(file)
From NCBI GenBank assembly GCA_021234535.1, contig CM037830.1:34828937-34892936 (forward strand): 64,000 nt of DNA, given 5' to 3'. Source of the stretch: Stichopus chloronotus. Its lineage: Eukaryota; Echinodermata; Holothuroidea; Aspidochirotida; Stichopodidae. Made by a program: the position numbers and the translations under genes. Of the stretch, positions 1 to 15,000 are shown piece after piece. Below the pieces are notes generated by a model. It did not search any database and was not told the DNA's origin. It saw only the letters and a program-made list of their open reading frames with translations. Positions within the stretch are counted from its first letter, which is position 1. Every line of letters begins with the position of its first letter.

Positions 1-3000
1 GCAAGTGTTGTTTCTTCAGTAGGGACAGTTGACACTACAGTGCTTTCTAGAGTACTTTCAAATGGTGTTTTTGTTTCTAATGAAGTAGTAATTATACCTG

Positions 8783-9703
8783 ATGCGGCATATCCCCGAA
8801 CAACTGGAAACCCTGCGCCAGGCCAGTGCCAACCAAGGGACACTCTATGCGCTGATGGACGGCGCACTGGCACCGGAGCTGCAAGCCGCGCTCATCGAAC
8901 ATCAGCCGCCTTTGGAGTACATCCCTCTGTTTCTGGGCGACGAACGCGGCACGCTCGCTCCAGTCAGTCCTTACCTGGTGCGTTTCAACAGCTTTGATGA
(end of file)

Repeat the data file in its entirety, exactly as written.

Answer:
From NCBI GenBank assembly GCA_021234535.1, contig CM037830.1:34828937-34892936 (forward strand): 64,000 nt of DNA, given 5' to 3'. Source of the stretch: Stichopus chloronotus. Its lineage: Eukaryota; Echinodermata; Holothuroidea; Aspidochirotida; Stichopodidae. Made by a program: the position numbers and the translations under genes. Of the stretch, positions 1 to 15,000 are shown piece after piece. Below the pieces are notes generated by a model. It did not search any database and was not told the DNA's origin. It saw only the letters and a program-made list of their open reading frames with translations. Positions within the stretch are counted from its first letter, which is position 1. Every line of letters begins with the position of its first letter.

Positions 1-3000
1 GCAAGTGTTGTTTCTTCAGTAGGGACAGTTGACACTACAGTGCTTTCTAGAGTACTTTCAAATGGTGTTTTTGTTTCTAATGAAGTAGTAATTATACCTG

Positions 8783-9703
8783 ATGCGGCATATCCCCGAA
8801 CAACTGGAAACCCTGCGCCAGGCCAGTGCCAACCAAGGGACACTCTATGCGCTGATGGACGGCGCACTGGCACCGGAGCTGCAAGCCGCGCTCATCGAAC
8901 ATCAGCCGCCTTTGGAGTACATCCCTCTGTTTCTGGGCGACGAACGCGGCACGCTCGCTCCAGTCAGTCCTTACCTGGTGCGTTTCAACAGCTTTGATGA